Using sample sets 3, 4 and 5, our optimized direct rRT-PCR process was evaluated on a greater number of positive specimens with a wider range of Ct values. We also tested the impact of a PK pre-treatment on both detection rate, and invalid results rate using negative specimens.
In sample set 3, the detection rate increased marginally from 94.4% to 98.9% with addition of PK. In sample set 4, consisting exclusively of low to very low viral loads, the detection rate rose significantly from 53.3 to 76.7%. Finally, in sample set 5, 6.7% positive specimens were detected following PK addition. The increased sensitivity affected exclusively samples with Ct values > 33. Even in presence of PK, detection rates declined when Ct values were above 35, close to the detection limit of this test. Furthermore, PK treatment eliminated invalid results which represented 23.3% (28/120) results in sample sets 4 and 5 together. We propose that PK breaks down specimen-derived inhibitors, whose impact is greater when viral RNA levels are limited, affecting the IC amplification much more than the viral gene amplification.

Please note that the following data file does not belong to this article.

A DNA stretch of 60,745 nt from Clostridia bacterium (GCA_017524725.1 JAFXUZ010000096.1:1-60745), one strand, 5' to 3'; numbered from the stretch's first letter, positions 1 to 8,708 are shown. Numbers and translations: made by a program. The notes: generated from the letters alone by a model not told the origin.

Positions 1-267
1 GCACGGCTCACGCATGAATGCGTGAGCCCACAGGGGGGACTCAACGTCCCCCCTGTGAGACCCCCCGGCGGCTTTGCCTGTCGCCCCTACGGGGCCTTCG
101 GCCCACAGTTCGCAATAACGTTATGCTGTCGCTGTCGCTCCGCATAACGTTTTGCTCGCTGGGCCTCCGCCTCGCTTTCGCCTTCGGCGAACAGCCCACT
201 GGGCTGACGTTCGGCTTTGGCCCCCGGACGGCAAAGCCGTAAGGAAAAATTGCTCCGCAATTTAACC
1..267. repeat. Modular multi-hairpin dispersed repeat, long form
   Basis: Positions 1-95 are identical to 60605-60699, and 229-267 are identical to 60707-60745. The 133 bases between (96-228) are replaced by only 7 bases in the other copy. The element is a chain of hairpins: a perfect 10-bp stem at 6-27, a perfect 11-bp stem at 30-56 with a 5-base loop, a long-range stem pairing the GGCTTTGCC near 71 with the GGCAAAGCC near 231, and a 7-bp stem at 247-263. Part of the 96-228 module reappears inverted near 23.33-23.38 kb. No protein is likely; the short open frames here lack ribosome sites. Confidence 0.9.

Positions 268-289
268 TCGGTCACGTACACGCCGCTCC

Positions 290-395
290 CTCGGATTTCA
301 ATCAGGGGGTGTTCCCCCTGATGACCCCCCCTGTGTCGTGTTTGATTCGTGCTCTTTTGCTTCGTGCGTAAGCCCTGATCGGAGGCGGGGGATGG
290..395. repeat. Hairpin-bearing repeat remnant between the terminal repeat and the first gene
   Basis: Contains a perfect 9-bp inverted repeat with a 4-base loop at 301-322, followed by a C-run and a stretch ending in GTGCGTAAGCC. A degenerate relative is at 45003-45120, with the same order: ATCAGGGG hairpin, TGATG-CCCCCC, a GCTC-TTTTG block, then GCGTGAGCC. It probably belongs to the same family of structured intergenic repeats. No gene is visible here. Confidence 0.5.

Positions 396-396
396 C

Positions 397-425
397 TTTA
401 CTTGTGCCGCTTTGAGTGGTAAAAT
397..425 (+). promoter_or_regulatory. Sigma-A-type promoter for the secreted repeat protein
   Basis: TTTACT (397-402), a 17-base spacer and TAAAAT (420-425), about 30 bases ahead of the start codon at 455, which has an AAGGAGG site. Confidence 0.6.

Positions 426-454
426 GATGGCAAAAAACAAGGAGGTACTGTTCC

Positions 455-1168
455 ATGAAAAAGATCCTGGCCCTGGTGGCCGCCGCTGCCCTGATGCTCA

In our experience, samples from newly infected patients often result in the detection of the three viral genes with Ct values lower than 25, suggesting a high viral titer. We have demonstrated that our protocol accurately detects specimens with low viral loads, detected at Ct values up to 36, and that detection rate declines beyond these levels. Interestingly, the majority of low viral load specimens are detected uniquely with the N gene using this assay. One possible explanation is a higher sensitivity of the N gene primers. All coronaviruses do nested transcription and generate couples of subgenomic mRNAs coding for different structural viral proteins. While the N gene sequence is present in all subgenomic mRNAs, E and RdRP are less represented . We propose that specimens with only detected N gene of Ct values > 30 could be either non-infectious viral particles  or fragmented viral genomes that are no longer infectious. Finally, the majority of specimens with very low viral loads in this study are derived from patients in late stages of disease, or in the convalescent phase that were subject to Covid-19 detection for infection control purposes as mandated by the provincial health authorities in the province of Quebec. An abundant body of literature documents that infectivity from these patients is limited [10,11,12,13,14,15], and we conclude that missed positive samples using our method with Ct values above 35 have little clinical relevance.